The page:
Saad Zaghloul statue and bridge, Cairo, January 2011 (Reuters).

This four-day research collaboration workshop will be held at UC Santa Barbara on the five-year anniversary of the Tahrir Square uprising in 2011 that toppled Egypt’s long-term dictator Hosni Mubarak. These uprisings in Egypt accelerated waves of anti-crony-capitalist demonstrations, worker organizing, youth revolts, media insurgencies, and police brutality protests that overthrew governments, mobilized populations throughout the Middle East, and inspired the world from Wisconsin, to Mexico, to Baltimore. The Tahrir uprisings are called the January 25 Revolution in Egypt and the Arab world; it was on that day that millions of protesters first descended upon downtown Cairo with the aim of reclaiming history and power for the people.

The Egyptian uprising was one global turning point in the history of repression. Immediately following the January 25 Revolution in Egypt, at least fifty-eight countries around the world passed draconian laws to restrict or fundamentally cripple the right to protest and occupy civic space. Government in ostensibly “democratic” regions of North America, the European Union, and Latin America ratified repressive dictates. They also developed and deployed new apparatuses of surveillance and criminalization against those using the internet as one site of many for civic opposition. In the past five years after Tahrir, many of those who comprised this electrifying “2011 Generation” of human rights defenders and youth civic leaders have been fined, beaten by police, and arrested. In this challenging and historic context, in late January 2016, a uniquely talented group of human rights defenders, scholars, and activists will converge at UC Santa Barbara to reimagine the shifting fabric of neoliberalism, the imperatives of popular sovereignty, the challenges of gender/sexuality/race justice in the context of repression, and the cultures of authoritarianism that are shaping our times, globally.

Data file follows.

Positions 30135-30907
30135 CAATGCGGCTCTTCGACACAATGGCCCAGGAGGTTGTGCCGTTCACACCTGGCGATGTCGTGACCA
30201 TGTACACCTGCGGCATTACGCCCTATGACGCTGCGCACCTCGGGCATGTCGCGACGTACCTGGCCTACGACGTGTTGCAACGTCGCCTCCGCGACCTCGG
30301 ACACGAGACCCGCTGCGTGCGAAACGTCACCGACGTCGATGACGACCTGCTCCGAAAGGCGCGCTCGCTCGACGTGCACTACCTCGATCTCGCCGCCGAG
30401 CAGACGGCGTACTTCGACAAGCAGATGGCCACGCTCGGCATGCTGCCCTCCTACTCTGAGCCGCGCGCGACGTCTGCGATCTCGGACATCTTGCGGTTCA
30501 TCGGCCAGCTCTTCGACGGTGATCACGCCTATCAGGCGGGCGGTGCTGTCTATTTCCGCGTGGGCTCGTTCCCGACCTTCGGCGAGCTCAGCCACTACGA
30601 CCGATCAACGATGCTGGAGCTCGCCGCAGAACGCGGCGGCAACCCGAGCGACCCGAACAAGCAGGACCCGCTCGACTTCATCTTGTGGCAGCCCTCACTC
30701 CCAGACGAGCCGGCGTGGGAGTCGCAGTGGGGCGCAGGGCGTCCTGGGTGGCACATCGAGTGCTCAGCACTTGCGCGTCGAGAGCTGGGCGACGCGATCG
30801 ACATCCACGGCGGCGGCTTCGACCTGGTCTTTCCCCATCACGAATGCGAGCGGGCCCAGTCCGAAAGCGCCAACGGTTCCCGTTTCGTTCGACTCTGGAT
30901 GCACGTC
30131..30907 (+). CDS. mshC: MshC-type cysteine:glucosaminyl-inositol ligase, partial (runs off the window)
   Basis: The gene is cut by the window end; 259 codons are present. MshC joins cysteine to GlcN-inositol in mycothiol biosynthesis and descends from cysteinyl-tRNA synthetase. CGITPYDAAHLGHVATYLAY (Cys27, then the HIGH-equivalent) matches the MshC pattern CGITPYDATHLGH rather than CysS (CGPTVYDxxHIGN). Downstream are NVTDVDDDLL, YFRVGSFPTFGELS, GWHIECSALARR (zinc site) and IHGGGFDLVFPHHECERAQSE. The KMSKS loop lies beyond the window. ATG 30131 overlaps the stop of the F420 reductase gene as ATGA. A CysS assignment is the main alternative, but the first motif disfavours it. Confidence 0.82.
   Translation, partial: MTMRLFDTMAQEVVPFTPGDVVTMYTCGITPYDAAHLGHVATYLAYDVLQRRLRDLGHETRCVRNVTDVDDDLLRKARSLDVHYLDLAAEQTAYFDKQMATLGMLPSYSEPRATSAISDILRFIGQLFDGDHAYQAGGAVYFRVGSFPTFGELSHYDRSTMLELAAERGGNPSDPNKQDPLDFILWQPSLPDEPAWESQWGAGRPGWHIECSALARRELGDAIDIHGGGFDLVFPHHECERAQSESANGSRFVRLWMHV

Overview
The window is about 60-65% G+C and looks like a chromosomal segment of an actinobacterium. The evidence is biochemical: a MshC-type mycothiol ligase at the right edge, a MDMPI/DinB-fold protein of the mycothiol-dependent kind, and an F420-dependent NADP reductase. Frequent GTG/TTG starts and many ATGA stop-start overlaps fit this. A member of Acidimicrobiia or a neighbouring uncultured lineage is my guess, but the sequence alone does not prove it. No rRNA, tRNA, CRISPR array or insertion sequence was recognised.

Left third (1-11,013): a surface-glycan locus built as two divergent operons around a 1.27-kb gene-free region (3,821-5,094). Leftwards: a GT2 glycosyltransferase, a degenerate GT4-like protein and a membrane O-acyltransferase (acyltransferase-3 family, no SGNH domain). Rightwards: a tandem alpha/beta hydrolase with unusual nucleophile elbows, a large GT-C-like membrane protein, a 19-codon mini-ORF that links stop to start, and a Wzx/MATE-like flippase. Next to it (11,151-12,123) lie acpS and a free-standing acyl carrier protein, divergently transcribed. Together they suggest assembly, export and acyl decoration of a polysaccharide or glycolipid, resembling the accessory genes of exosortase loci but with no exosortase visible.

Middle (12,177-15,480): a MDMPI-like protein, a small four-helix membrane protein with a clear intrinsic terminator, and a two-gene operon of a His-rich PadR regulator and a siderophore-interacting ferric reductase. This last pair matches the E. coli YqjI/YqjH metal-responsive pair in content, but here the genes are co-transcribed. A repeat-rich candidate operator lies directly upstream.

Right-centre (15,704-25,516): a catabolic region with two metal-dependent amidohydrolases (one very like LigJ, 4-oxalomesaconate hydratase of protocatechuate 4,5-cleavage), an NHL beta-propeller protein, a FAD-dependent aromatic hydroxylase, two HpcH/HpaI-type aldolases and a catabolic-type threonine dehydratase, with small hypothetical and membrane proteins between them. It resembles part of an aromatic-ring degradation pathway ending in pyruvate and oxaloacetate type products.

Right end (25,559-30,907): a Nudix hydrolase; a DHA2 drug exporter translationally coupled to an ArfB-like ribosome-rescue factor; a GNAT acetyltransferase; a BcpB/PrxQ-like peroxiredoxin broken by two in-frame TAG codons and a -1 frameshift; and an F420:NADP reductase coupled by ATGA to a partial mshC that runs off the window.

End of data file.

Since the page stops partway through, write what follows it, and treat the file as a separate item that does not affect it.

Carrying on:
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Involvement of undergraduate and/or graduate students:

In addition to learning from the panels on Monday 25 January and the film festival on Sunday 24 January, undergraduates in classes taught by the organizers and those in large intro courses in Global Studies, History, Film, Sociology and other departments will engage materials, writings and short videos to raise consciousness about the event.  Undergraduates will be able to volunteer to help (set-up, note taking, tech and logistics) during the closed workshops on 22-23 January, as well as during the panel.  Graduate students will also enjoy integration of relevant materials into their courses, and will be invited to participate in a dedicated graduate student workshop on Tuesday 27 January from 9-12, as facilitators of dialogue between participants, during which they can introduce and integrate questions from their own theses and research.

UCSB Related Courses:

FAMST 165DA: Digital Activism and New Media in the Middle East
HIST 146: History of the Modern Middle East